Which bills are moving forward and which ones aren’t at Ga. Capitol
ATLANTA (AP) — Georgia lawmakers pushed through a flurry of bills before a key deadline Monday, the last day for legislation to pass either the House or Senate and advance to the other legislative chamber for consideration this year.
Proposals that didn’t pass Monday could still be resurrected later this year, but it becomes more difficult.
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Big winners, losers
SPORTS BETTING: Georgia lawmakers are again spurning plans to legalize sports betting. They’re rejecting an effort that had been pushed by Atlanta’s sports teams and business leaders. The state Senate on Monday rejected a constitutional amendment that would have allowed voters to decide whether to legalize sports gambling. The state House never took up a bill that would have authorized sports gambling without such an amendment. The measures in both houses failed to advance by a Monday deadline to pass out of their original chamber. That makes it unlikely any sports gambling measure will pass this year.
GENDER: The Georgia Senate has passed a bill to bar some kinds of gender-affirming care in the state for anyone younger than 18. All Republican senators voted for the bill. They’re overriding pleas against the measure from a Democratic senator who is the mother of a transgender son. The bill advances to the House for more debate. It would ban most gender-confirming surgeries and hormone replacement therapies for people under 18. However, unlike laws adopted in some states, it would still allow doctors to prescribe medicines to block puberty. It’s is part of a nationwide effort by conservatives to restrict transgender athletes, gender-affirming care and drag shows.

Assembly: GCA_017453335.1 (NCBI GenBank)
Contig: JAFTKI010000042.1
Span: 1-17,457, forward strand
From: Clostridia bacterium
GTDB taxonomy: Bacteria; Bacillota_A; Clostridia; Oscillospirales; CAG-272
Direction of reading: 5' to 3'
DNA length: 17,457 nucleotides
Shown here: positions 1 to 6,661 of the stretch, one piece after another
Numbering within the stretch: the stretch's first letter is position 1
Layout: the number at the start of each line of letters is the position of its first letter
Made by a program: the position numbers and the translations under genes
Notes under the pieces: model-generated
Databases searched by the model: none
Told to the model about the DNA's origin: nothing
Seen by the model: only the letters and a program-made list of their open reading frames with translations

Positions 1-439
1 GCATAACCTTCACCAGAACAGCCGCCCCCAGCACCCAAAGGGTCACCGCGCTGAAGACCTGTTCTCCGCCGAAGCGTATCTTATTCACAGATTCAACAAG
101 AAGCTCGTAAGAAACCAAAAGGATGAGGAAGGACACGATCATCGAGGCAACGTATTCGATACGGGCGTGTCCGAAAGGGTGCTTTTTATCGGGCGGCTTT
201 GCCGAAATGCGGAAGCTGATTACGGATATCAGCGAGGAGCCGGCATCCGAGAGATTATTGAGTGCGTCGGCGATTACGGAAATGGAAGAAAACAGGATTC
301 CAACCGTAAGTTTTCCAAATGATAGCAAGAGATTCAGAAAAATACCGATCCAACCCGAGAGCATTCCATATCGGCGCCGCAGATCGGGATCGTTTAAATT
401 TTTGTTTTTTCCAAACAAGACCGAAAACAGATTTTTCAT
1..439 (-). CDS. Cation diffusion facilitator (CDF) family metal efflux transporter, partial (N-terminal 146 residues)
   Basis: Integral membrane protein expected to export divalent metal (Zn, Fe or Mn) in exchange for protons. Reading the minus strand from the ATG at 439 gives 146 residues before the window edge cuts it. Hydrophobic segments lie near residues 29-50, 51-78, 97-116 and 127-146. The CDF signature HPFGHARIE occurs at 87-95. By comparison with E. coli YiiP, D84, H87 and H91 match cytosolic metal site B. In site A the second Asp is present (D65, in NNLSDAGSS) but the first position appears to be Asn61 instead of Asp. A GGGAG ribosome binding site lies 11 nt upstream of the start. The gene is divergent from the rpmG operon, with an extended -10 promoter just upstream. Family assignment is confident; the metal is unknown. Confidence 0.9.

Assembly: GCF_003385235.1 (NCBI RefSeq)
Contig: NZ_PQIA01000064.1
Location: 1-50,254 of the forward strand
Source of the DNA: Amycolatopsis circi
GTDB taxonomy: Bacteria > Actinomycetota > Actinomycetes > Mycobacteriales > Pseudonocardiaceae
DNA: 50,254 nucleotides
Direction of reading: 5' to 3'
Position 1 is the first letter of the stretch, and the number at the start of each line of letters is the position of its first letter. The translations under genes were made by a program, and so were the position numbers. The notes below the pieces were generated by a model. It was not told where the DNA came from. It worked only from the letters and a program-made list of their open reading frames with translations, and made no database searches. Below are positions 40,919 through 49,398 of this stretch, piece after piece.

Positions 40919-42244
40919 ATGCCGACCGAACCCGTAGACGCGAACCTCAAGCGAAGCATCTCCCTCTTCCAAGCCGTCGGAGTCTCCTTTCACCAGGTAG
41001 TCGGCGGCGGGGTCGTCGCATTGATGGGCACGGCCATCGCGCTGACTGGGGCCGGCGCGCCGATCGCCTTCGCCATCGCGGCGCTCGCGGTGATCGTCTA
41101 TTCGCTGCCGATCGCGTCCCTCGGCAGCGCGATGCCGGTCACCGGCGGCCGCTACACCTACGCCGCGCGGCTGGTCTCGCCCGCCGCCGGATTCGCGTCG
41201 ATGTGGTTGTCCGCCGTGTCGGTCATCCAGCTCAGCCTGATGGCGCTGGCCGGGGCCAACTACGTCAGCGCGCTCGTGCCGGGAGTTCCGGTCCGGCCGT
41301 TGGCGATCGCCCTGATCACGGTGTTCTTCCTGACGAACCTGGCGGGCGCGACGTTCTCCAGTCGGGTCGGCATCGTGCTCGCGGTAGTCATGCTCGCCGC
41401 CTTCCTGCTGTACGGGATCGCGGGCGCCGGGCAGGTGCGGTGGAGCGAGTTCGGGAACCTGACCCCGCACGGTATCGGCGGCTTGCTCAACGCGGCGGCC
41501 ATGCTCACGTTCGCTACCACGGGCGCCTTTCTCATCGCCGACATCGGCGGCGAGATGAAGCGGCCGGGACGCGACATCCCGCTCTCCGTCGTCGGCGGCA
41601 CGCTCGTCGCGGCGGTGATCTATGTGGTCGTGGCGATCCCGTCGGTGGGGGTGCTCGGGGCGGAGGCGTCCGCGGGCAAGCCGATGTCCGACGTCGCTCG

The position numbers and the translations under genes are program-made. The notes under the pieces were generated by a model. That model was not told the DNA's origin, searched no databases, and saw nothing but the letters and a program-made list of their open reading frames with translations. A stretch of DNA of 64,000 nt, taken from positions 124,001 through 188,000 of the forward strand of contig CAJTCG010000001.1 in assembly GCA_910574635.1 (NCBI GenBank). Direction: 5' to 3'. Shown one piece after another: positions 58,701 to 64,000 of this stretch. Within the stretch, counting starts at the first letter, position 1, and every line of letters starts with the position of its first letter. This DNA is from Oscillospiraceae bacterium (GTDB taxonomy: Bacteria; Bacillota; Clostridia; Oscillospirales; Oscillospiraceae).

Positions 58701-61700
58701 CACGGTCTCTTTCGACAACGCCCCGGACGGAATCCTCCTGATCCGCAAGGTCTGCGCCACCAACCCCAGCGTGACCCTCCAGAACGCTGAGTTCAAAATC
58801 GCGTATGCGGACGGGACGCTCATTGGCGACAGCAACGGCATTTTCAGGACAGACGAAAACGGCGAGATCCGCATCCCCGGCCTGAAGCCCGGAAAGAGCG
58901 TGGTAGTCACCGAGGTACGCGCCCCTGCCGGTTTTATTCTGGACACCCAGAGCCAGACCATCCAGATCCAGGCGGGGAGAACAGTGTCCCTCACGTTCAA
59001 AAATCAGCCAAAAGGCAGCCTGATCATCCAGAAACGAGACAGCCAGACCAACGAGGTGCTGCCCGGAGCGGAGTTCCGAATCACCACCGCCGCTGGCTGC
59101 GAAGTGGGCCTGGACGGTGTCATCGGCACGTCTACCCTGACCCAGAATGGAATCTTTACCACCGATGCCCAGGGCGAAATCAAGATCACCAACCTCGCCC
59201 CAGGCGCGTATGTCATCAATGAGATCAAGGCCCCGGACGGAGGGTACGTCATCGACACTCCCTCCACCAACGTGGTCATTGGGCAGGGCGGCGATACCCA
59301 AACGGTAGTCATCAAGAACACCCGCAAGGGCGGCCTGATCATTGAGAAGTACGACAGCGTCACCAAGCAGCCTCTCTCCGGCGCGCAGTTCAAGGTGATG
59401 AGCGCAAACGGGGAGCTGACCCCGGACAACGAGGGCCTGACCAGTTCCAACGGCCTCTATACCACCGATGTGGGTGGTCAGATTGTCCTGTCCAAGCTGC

HATE CRIMES: Lawmakers in the Georgia House have voted to define antisemitism in state law, a move supporters say would help identify hate crimes and illegal discrimination targeting Jewish people. The measure was approved Monday, a few weeks after some suburban Atlanta residents found anti-Jewish flyers in their driveways. House Bill 30 would adopt as Georgia law the International Holocaust Remembrance Alliance’s definition of antisemitism as a “perception of Jews, which may be expressed as hatred toward Jews.” Lawmakers opposing the measure say they fear it would infringe on free speech rights. Democratic Rep. Esther Panitch, Georgia’s only Jewish legislator, says the definition is necessary because authorities aren’t always certain what constitutes antisemitism.
- PROSECUTOR OVERSIGHT: House Bill 231 and Senate Bill 92 would both create a commission to discipline or remove district attorneys and county solicitors general.
- VOUCHERS: Senate Bill 233 would give $6,000 educational vouchers to many students that could be used to pay for private school tuition, home schooling or other educational needs.
- LITERACY INSTRUCTION: House Bill 538 would mandate changes to how Georgia students are taught to read, while Senate Bill 211 would create a council to study changes.
- TRUCK WEIGHTS: House Bill 189 would allow trucks carrying logging, farming and mining commodities to weigh up to 88,000 pounds (40,000 kilograms), compared to the current 84,000 pounds (38,000 kilograms).
- JUVENILE CRIMES: House Bill 462 would raise the age for filing adult criminal charges against people from 17 to 18 for most crimes.
- TAX ON DOWNLOADS: House Bill 170 would impose sales tax on books, music, movies, pictures, games and other digital goods bought online, although it would not affect rental or subscription items.